2 delicious cold brew coffees with a light and colorful background.

I have a Starbucks in my apartment building. Though I make an effort to support the local independent coffee shops, sometimes it’s hard to refuse its convenience—especially when I can order my drink ahead of time and have it ready for me by the time I take the elevator down.

When I looked up the website this morning, the home page was featuring new and seasonal drinks. As it’s a sunny day, the cold brew advertisement caught my eye. I wanted to learn more about the selection—and I knew by clicking the CTA button, “Cold brew drinks,” it would point me in the right direction. 

Salted Caramel Cream Cold Brew order page with nutrition facts.

I then landed on a page with all of its cold brew options. Salted caramel cream cold brew? Sign me up. Once clicked, I landed on a page where I could buy it. How did I know that? Because the CTA said, “Add to Order.” Yes, when I said clear and simple, I meant it. 

As marketers, we want to be creative. We want to be different from everyone else. But when it comes to your CTA copy, keep it straightforward—so customers know what to expect when they click it. Let’s say the CTA for buying the cold brew was “Time to Wake Up.” Sure, it’s clever. But what kind of action does it suggest? For once, you don’t have to strive to be unique. (Enjoy it.)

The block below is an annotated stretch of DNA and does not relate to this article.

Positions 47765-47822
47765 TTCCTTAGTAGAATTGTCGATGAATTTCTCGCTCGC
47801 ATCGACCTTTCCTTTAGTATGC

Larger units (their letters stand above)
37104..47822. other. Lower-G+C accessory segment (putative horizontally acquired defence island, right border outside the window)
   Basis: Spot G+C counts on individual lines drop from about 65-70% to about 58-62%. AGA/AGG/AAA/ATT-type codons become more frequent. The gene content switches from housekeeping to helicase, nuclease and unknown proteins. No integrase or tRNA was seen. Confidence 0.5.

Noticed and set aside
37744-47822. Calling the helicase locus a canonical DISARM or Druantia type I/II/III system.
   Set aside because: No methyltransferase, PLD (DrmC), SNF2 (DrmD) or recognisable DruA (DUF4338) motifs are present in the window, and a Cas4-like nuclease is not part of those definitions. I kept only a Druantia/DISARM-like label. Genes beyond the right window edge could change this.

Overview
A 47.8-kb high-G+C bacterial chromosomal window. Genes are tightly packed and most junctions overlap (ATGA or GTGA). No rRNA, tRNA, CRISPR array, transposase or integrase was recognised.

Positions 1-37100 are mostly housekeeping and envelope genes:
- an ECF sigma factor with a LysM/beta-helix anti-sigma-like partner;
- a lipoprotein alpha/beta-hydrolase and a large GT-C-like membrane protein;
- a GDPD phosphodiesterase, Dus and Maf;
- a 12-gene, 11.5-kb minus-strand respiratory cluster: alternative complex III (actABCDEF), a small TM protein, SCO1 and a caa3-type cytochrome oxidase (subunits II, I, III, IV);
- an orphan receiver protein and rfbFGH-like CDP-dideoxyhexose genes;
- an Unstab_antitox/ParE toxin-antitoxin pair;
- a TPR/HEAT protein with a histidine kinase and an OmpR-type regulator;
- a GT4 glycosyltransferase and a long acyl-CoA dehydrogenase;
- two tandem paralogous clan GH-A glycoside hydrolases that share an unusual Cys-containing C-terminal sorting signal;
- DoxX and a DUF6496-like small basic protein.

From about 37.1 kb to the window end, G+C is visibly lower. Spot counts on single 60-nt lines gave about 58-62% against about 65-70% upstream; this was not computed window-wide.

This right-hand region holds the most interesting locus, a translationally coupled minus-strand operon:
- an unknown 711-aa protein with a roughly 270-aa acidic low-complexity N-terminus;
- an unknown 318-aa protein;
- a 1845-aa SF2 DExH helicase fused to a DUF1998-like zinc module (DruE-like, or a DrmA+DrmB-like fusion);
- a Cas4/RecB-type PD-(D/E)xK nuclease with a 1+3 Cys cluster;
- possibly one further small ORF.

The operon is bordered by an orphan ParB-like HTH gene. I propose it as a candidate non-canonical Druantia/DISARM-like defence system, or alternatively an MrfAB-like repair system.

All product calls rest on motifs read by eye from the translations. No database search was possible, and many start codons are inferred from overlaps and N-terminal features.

Here’s some questions to ask yourself to ensure your copy is clear: 

  • Does my CTA align with my conversion goal? 
  • Does my CTA reflect my value proposition? 
  • Does my CTA include the action required to convert? 
  • Is it clear what the users are committing to by clicking my CTA? 

Take the CTAs you find on our website:

Book a free 30-min consultation golden-yellow button on a violet background.

We want to book consultations and that’s exactly what our CTA says—it’s in line with our expectations, and those who click it. 

If you can answer all these questions, your copy is in tip-top shape. But let’s make sure your audience doesn’t skim over it. To do that, you need an eye-catching button. 

3. Create eye-catching buttons 

And guess what, eye-catching buttons can also be simple. 

As I mentioned before, calls to action typically come in the form of buttons—and we recommend keeping it that way for yours. Why? They’re familiar. Your prospects have seen CTA buttons before, and they, too, can recognize its role in converting.  

Beyond the button, how else can you use design to attract the user’s eyes?

  • Make the button a different, contrasting color from the background 
  • Avoid putting competing design elements—such as loud, distracting patterns—near the CTA button

Want to see how the pros do it? Here’s an example from another coffee chain’s website that I’m much too familiar with: Dunkin’ Donuts. (Although, let’s be honest—I’m there for the donuts.)

Dunkin Donut's catchy landing page.

Though the entire web page features bright-colored copy, the background is clean and white—so the customer can focus on reading the short, punchy headlines. Once they find what they’re looking for, the CTA is clearly marked with a bordered button, so they know where to click.